Plastic is now being found in all sections of the water column, from the epipelagic zone at the surface to thedeep sea trenches of the hadopelagic zone, in all ofthe world’s oceans.
University of Exeter scientists scoured existing published studies and Twitter for shark and ray entanglements, and found reports of more than 1,000 entangled individuals.
And they say the true number is likely to be far higher, as few studies have focussed on plastic entanglement among shark and rays.
Sharks and rays generally display life history traits such as late maturation, low reproductive output and long life span, making them highly susceptible to a variety of anthropogenic threats.
Elasmobranchs are suggested to be less vulnerable to plastic pollution than other large marine species; however, this could be a consequence of a lack of studies rather than an inherently lower susceptibility. Entanglement can lead to starvation, suffocation, immobilisation and ultimately death
Entanglement of elasmobranchs in marine debris is relatively understudied within the scientific literature, with only a handful of studies investigating the problems elasmobranchs face regarding entanglement in plastic pollution. Of the studies which have been conducted on the topic of plastic ingestion, several have highlighted that large filter-feeding elasmobranchs may be particularly vulnerable to this threat. Only a few studies have touched on the categories of anthropogenic debris that may entangle elasmobranchs the most, with a particular focus on ghost fishing gear.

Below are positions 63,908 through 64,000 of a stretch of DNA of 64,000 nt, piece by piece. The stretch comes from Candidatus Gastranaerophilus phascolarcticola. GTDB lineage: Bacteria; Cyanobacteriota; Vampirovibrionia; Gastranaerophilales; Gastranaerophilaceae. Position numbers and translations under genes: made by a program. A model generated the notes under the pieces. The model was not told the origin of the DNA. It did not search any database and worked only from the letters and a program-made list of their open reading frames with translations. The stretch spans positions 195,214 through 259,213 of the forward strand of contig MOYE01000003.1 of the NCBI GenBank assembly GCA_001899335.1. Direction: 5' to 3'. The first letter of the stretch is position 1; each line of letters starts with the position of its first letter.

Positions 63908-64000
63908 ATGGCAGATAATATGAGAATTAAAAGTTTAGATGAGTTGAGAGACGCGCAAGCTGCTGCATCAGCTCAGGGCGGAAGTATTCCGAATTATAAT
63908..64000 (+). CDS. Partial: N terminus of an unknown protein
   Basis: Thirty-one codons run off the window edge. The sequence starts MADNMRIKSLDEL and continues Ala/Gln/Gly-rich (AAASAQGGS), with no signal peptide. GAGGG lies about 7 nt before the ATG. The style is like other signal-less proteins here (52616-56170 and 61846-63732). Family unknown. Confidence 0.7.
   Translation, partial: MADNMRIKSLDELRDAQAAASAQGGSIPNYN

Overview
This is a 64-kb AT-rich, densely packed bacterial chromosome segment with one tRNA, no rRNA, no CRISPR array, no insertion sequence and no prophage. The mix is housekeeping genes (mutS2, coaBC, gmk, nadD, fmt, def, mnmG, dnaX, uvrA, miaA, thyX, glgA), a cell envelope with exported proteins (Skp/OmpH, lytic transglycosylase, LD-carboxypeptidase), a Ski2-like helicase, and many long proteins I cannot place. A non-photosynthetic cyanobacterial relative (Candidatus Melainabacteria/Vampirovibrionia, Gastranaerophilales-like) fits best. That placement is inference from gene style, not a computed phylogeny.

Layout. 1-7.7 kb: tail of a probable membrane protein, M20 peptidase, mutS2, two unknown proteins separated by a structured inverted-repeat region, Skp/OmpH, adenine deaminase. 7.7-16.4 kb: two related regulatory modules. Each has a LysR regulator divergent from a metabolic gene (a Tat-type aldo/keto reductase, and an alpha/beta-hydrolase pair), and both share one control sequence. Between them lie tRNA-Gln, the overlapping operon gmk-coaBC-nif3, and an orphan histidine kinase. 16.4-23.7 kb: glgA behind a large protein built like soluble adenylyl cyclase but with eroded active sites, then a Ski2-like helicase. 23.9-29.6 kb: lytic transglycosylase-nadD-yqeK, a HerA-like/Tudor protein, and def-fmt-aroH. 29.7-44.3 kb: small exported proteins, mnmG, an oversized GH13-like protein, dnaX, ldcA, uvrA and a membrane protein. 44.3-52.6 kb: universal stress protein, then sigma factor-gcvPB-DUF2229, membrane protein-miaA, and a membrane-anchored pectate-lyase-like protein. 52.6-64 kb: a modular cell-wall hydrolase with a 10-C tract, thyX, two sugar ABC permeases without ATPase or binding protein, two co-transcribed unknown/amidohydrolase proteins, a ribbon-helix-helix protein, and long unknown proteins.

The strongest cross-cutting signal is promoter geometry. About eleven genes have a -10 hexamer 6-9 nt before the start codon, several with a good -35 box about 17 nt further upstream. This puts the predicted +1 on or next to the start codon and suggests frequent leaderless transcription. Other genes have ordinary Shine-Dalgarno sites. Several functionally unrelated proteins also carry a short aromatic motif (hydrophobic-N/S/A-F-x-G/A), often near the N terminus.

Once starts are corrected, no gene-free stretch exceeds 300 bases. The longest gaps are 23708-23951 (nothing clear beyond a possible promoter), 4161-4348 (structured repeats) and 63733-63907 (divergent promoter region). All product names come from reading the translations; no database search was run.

Ghost fishing gear
The researchers found that ghost fishing gear was responsible for over two-thirds of all the entanglement records in the published literature for sharks and rays. Alongside this, 60% of total entangled animals had their entire body trapped animals), as more often than not when animals are entangled in ghost fishing gear, they become twisted in the material, trapping their entire bodies in the process.
The scientists found entanglement of sharks and rays is likely underreported in the scientific literature and identify it as a clear animal welfare issue.
Shark finning is still a worse threat
The numbers of entangled elasmobranchs reported here are minimal in comparison to the numbers of elasmobranchs caught directly in targeted fisheries or indirectly as bycatch. Nonetheless, there is no doubt that entanglement in anthropogenic debris is an additional threat to sharks and rays.